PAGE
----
“Above the dark streets of the city in the hour before dawn, a single figure stands waiting by an open window. Her fingers drum the window ledge, but the city is indifferent to her impatience. She waits unseen and unknown.
A whisper of air brushes her face as bubbles of almost-sound tickle her skin. She smiles and holds out her hands…”
When Idrith escapes from Amyth monastery with Daen, he thinks their troubles are over, but the past will not leave them alone. There are secrets still to be uncovered in the lost city of Aerdas, and this time it will take a young Southerner to set things in motion. And it all begins with a song.
Sometimes the truth is a miracle.
From the Southern village of Herth to the oppressive North, where the despotic Zah-Riel rules through fear, the world of Sindorus is about to undergo an extreme transformation. A long journey lies ahead, for all the Septar seven. It will take them to dark places, more dangerous than they ever imagined.
If only they remember to trust the Light.
“Wisdoms of the Light” is the long awaited sequel to “First Light”, the story of Idrith, Aztar and Daen.
Follow the colours of your soul.
e x c e r p t
Without waiting for a response, Idrith slid the book across the table to Kemir.
As her hand touched the cover, there was a crackling sound and sparks of bright yellow arced above the book. She yelped and pulled back sharply. The yellow sparks became crackling yellow strands, like tiny lightning bolts, spanning the gap between her hand and the book’s cover. No matter how far she moved her hand away, the sparkling yellow threads firmly connected her hand to the book.
For once, Harmion looked surprised. He went over to Kemir’s chair. “I’ve never seen anything like this before.”
Kemir wasn’t impressed. “How do I make this stop?”
Harmion put his hand on her shoulder. “Remember, this is your power. You are in control.”
“Really? I don’t think so!”
“I know so.” Harmion’s voice was soft but firm. “Put your hands on the table and relax. Let’s see what happens next.”
Kemir shuddered, but she placed her hands as Harmion suggested on either side of the book. The light slowly began to fade until there was only a faint glow of yellow around her fingertips. She relaxed back with a deep sigh of relief.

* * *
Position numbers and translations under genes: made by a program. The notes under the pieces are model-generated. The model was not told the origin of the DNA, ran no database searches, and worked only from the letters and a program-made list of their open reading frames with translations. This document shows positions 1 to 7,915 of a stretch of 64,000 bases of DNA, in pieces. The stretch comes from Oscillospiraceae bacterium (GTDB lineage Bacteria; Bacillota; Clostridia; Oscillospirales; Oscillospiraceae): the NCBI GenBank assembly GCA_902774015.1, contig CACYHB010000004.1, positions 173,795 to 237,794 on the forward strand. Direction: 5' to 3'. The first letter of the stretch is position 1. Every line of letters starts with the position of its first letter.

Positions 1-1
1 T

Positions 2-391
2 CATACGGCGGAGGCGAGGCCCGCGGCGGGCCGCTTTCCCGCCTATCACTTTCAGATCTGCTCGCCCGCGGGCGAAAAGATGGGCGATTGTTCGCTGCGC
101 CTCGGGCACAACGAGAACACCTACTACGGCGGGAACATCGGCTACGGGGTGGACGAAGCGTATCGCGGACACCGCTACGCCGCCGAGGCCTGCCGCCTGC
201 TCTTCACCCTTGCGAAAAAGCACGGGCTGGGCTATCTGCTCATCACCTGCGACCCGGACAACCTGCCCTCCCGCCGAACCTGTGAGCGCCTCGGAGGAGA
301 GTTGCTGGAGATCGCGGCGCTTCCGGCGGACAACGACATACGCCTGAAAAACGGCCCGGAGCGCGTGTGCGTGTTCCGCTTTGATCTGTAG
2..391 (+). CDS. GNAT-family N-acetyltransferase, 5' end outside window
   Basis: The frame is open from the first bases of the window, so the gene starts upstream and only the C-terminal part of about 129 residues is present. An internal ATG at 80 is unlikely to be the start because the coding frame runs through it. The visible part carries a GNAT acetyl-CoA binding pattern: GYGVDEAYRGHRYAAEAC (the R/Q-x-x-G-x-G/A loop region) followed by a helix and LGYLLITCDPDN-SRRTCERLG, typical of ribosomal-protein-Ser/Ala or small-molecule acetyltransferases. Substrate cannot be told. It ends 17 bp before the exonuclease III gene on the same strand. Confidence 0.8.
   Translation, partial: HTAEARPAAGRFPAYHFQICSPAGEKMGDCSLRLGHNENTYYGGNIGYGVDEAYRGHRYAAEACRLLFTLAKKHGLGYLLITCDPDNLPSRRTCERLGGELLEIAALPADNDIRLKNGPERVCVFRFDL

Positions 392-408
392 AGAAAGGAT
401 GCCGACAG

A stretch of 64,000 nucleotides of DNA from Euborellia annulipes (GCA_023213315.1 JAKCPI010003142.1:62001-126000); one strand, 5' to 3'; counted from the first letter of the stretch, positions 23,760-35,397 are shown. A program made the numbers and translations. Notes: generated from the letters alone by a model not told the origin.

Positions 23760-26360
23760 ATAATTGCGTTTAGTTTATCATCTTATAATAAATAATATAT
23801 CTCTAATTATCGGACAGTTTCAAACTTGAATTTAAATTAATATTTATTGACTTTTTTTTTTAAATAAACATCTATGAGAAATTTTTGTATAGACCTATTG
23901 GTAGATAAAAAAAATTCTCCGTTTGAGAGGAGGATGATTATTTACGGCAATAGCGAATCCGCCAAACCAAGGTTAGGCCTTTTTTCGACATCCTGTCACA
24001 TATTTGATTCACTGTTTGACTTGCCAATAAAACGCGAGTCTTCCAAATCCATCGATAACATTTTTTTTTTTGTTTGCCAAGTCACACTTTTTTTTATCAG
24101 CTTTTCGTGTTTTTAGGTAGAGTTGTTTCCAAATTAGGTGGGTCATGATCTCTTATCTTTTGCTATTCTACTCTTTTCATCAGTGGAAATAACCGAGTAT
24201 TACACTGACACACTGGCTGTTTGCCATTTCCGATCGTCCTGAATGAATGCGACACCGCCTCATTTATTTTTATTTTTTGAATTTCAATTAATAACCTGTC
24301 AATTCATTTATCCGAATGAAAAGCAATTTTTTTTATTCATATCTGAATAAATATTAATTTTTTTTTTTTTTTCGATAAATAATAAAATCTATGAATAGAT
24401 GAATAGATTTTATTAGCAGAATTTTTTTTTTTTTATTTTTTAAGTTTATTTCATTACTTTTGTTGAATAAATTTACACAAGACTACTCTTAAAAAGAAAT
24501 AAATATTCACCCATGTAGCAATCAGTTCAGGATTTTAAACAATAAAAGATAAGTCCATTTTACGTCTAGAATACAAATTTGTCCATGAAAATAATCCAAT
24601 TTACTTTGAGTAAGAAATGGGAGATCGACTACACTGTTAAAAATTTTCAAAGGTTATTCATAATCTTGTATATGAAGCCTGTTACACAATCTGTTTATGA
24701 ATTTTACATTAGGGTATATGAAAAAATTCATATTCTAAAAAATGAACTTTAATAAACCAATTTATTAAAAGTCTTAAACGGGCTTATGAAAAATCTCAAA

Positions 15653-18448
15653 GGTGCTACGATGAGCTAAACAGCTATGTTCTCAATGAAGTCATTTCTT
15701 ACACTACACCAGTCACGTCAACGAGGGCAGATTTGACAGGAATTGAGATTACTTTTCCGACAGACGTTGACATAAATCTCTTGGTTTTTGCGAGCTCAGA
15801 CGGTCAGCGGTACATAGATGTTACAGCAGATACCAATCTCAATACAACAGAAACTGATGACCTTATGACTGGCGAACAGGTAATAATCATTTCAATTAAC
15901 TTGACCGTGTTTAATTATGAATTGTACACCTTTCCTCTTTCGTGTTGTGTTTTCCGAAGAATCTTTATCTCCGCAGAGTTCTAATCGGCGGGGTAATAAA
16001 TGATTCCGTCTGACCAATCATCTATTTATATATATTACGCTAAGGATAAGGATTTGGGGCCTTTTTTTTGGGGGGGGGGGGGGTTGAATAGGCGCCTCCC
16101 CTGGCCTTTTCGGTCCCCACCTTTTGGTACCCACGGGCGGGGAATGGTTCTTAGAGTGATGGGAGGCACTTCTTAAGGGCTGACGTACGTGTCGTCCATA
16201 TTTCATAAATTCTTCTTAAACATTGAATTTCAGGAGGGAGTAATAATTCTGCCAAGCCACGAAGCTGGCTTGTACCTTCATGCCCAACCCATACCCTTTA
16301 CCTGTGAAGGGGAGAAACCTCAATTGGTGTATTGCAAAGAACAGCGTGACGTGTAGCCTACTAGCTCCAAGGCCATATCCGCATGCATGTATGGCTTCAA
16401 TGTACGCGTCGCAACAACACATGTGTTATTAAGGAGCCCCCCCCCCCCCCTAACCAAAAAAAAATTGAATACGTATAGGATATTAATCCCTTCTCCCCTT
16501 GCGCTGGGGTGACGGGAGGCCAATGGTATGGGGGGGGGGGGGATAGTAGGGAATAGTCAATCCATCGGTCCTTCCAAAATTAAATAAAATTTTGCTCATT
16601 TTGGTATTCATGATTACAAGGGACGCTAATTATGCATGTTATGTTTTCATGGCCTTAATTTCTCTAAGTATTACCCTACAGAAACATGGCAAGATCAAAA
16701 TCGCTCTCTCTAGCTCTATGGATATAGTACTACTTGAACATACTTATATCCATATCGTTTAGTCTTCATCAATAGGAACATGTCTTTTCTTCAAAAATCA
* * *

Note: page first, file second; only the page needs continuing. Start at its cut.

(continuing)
Harmion leant across to pick up the book. “Why does this book want to tell us of the future, rather than the past?” he murmured, running his hands over the cover.
“No,” said Kemir, glancing at Harmion’s thoughtful expression. “Forget it! I’m not turning into lightning rod woman again, because you’re curious about an old book that you originally called irrelevant.”
Harmion waited calmly as she ranted. Eventually she ran out of steam. He held out the book to her. “Try again.” Her green eyes narrowed, but he simply smiled and waited. Harmion always won, when it came to patient persistence.
With a theatrical sigh, Kemir held her hands out. “Fine. Give me the blasted book.” This time there were no sparks as her fingers touched it. She placed the book back on the table and looked at Harmion. “What should I do now?”
“Trust your instincts. What do you want to do now?”
“Run?” she joked. She flexed her fingers, bracelets clinking, and placed both hands palm down on the book. This time the yellow glow of Solaber appeared about her entire body. It was a soft haze at first, as if she was standing in a doorway with the sun behind her, but then it deepened in colour. A rippling yellow-gold light enveloped her. They all watched as the golden light flowed from Kemir to spill out over the book and onto the table.
It was a pool of melted butter, a glowing golden mirror. What would it reflect? Aztar leant forward to look into it, but there was nothing visible in the yellow brightness.
“Kemir,” Harmion’s voice broke their silence, “do you see anything?”
“Nothing so far.”
“Wow.” Tarko pointed at the pool. “Look.”
The yellow light was rising up in the centre of the pool. Idrith instinctively flinched back from the table as it continued to rise, twisting and rippling as it grew. It looked like a glowing pillar, then a fountain of sunshine. It almost looked like something was moving within the yellow light…
Daen could feel her heart pounding as she watched the yellow light take the shape of person, then more distinctly a woman, standing in the centre of their table. It was impossible to see clear details since she was moulded completely of liquid gold, but enough was visible to be certain that it was a woman and, judging by the long full skirt of her dress, a Northerner. Southerner women wore light, loose dresses or trousers, not heavy formal dresses like this one. The glowing woman of liquid light held her hands out in a gesture of begging or beseeching.
“Dear gods,” whispered Tarko.
Daen knew exactly how he felt. The woman seemed to be talking, or at least her mouth seemed to be moving, but there was no sound. A voice began to speak loudly, but not from the figure. The voice was coming from Kemir. With eyes closed and head bowed, Kemir spoke in this unknown voice, hoarse and broken as if the woman was weeping.
“Save the child. I’m begging you. Please, save my child!”